Punx0r wrote: ↑
Feb 06, 2018 6:21 pm
If that 600MW interstate link is being used at full capacity for several days that's a different scenario to what I thought. TBH it's scarcely a peaker supply anymore. If the neighbouring state has power to export then might as well use it.
If you look at electrictymap you can see South Australia has been sucking on Victorian coal 24/7 lately and while it draws more during the daytime its still 24/7 and Victorian power providers seem to be charging them a very high amount as the general cost of electricity when using the Victorian interstate grid to SA goes into upper $200MW/h when they go over 500MW draw, so South Australia has a very keen interest in NOT heavily using the interstate grid but they need to. The SA-Victorian interstate grid electricity costs have only gone up since Victorian Hazelwood coal power-station shut down due to a surprise tripling of the coal royalty rate to feed the power-station from the Daniel Andrews state government, because the government thought it was an easy way to bring in some extra state cash and was so clueless about it all, they even publically dared Hazelwood to pass on the cost of generation, they never thought they would aburptly just shutdown, the state government just didn't understand that Hazelwood was doing them a huge favour operating the way they did
( http://www.theage.com.au/victoria/victo ... ocymk.html
South Australia's secret game until it lost Vic Hazelwood was to rely on Hazelwood for cheap electricity imports but now the tables have turned around.
I don't like to use South Australia as a model for how renewables look because its so small and the smaller the state/power usage the easier it is to make RE look good, I think Germany is a better overall example but it its an incredibly skewed due to its 10GW of still active nuclear that they fully use 24/7 etc.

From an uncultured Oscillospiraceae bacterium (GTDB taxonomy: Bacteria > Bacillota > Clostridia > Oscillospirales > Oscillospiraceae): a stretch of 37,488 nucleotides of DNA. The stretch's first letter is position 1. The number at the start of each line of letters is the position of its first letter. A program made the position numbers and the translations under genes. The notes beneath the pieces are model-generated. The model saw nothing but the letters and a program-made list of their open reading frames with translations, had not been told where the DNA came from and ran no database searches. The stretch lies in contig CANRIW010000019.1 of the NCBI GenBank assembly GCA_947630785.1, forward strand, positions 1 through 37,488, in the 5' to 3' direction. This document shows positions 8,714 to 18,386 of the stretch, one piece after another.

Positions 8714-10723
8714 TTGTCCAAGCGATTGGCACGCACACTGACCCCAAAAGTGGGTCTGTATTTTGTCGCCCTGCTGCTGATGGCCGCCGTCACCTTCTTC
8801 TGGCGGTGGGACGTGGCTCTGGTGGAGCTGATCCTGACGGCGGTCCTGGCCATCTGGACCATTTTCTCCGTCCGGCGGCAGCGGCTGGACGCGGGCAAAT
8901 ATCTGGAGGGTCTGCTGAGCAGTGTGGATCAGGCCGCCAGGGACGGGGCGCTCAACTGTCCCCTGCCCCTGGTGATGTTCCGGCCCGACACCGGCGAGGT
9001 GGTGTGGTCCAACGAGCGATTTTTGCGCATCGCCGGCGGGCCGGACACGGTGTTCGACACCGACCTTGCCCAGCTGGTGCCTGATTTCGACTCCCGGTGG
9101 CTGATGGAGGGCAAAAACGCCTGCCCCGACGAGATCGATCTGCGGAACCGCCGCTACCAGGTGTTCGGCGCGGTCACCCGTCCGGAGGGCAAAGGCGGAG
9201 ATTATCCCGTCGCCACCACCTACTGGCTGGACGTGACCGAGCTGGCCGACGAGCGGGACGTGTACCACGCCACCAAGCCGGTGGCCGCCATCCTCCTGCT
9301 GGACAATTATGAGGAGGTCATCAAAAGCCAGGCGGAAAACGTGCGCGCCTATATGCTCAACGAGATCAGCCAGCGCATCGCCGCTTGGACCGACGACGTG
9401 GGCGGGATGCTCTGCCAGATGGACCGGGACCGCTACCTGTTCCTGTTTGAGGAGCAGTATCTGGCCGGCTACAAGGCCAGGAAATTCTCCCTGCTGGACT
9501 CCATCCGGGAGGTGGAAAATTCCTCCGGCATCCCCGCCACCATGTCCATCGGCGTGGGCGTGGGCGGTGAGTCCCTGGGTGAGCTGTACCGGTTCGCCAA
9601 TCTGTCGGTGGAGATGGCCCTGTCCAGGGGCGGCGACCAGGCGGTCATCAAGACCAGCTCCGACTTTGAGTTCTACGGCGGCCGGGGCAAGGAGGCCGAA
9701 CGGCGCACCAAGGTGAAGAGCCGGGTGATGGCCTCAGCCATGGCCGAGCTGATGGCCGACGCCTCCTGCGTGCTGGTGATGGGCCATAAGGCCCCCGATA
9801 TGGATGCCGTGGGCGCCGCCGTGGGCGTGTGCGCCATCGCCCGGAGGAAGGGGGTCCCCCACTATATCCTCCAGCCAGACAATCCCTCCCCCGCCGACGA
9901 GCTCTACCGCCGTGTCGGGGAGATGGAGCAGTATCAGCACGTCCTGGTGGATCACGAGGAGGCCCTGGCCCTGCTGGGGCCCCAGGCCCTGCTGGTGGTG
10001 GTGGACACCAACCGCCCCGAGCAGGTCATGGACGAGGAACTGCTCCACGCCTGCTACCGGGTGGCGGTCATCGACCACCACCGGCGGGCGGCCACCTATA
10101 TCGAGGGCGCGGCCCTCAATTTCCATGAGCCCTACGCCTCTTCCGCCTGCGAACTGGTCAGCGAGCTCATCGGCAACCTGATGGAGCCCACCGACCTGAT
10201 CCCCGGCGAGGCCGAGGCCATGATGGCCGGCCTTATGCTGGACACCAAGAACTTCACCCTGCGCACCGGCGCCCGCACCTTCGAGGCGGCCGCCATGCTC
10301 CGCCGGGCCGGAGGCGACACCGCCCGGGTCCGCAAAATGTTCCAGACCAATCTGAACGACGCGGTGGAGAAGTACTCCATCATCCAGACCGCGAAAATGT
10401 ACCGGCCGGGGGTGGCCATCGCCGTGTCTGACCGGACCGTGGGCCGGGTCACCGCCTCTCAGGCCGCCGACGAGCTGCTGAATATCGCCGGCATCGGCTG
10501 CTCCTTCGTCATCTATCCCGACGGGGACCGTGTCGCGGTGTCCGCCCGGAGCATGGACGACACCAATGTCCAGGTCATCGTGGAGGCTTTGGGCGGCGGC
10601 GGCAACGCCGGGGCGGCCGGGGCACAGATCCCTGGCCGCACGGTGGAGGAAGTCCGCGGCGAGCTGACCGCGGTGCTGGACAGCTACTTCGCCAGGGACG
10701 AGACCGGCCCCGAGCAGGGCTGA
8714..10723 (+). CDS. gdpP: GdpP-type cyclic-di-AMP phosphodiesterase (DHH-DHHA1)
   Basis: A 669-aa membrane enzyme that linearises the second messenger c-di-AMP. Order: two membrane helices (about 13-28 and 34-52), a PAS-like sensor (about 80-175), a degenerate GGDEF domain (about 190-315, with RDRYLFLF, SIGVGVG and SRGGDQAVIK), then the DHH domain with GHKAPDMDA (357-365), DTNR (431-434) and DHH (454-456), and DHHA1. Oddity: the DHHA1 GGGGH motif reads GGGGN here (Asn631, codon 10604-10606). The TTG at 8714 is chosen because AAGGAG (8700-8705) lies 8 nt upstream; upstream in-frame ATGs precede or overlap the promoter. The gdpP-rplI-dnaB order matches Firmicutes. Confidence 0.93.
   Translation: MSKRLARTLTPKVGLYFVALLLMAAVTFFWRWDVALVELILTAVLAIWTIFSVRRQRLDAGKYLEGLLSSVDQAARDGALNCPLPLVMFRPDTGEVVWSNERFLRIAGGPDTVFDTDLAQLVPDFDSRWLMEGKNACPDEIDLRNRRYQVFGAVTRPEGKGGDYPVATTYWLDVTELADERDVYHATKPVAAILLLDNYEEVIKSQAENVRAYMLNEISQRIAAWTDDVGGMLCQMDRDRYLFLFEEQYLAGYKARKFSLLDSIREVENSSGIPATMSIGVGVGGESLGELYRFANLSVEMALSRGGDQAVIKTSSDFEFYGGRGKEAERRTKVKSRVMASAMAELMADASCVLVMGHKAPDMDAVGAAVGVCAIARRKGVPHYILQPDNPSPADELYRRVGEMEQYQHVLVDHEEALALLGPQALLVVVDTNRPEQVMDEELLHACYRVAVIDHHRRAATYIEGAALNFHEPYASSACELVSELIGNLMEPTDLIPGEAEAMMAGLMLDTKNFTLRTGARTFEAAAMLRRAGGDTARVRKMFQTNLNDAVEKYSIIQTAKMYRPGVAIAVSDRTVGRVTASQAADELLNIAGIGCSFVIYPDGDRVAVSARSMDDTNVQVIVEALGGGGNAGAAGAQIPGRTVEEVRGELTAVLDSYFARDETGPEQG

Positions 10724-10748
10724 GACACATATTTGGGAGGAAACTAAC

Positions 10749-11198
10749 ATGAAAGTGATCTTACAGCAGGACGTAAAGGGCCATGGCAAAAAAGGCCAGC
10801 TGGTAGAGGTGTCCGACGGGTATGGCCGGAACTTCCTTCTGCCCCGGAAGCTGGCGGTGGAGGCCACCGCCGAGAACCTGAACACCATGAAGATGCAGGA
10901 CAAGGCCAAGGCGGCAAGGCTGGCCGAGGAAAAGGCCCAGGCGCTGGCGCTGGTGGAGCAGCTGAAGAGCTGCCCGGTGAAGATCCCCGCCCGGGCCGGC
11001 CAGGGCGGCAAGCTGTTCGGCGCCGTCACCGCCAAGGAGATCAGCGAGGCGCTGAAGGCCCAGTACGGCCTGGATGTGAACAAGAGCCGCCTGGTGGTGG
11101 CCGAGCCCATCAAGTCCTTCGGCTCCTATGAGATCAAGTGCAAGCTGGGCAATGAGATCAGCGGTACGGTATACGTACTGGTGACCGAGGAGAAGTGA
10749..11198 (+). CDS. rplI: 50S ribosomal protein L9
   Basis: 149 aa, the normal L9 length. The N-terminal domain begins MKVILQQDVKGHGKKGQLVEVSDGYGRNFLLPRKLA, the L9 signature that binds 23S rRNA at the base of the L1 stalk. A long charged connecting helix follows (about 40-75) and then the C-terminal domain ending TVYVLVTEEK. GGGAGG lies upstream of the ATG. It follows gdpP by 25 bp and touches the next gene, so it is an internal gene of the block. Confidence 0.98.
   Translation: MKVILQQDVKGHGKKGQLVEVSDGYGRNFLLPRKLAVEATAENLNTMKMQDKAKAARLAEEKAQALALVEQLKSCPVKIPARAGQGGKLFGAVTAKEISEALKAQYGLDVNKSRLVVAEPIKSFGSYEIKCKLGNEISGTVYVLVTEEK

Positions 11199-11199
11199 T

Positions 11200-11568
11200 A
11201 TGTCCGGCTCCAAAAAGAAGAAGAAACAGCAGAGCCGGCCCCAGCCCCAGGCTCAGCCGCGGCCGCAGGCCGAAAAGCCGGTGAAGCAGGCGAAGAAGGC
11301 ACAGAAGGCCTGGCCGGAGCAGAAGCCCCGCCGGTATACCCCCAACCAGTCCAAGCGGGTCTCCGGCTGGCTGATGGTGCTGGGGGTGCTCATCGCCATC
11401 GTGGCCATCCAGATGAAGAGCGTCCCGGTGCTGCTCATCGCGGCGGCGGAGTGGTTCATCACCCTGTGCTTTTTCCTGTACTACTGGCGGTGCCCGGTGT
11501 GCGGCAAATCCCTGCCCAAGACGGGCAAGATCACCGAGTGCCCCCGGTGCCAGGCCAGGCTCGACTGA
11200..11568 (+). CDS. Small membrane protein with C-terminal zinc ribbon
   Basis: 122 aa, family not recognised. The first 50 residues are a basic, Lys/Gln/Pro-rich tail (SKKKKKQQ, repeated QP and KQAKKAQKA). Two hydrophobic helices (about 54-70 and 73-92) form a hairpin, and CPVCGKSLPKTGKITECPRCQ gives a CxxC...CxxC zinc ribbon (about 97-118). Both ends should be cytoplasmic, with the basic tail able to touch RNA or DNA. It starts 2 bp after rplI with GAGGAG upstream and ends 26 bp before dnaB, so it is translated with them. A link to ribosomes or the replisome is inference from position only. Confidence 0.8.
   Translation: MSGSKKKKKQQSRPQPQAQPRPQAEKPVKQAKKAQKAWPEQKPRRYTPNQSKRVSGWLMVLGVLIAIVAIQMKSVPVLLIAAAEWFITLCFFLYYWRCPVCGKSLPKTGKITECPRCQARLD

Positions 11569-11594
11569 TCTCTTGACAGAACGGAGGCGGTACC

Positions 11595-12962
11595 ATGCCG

South Australia does have an upside as a raw RE model/example except for the fact that such a large amount of overall electricity is imported via grid that is Victorian coal generation, so its another skew.
South Australia in a lot of technical aspects has gone harder in wind and solar for its power-needs than any other country in the world with little 'cheating' and it does have the most expensive electricity in the world as a result, and from that perspective thats why SA is so interesting because its moved to gas and coal-grid imports to force them to rely on wind and solar as much as possible. Again SA has the most expensive electricty in the world. Sure you can answer 'just build more wind' but from the installed capacity point of view they have built enough, thus the real problem is there is just no wind. No wind means no electricity and that means everyone chucking out their frozen/refrigerated food. Just like the blackout the other week in Victoria so many food establishments had to just throw out all their food which is a good example of the cost of pure renewables.
Just like if there was no water or food for a day some folks would pay 10 times the amount for it and the same thing happens with electricity and that makes renewables so complicated and this is what makes South Australia interesting as instead of models we get to see a mere fractional window the real world costs of wind as if it was pure (no thermal/Victorian grid) then there would be at times no power-at all.
South Australia on electrictymap.org live https://www.electricitymap.org/?wind=fa ... emote=true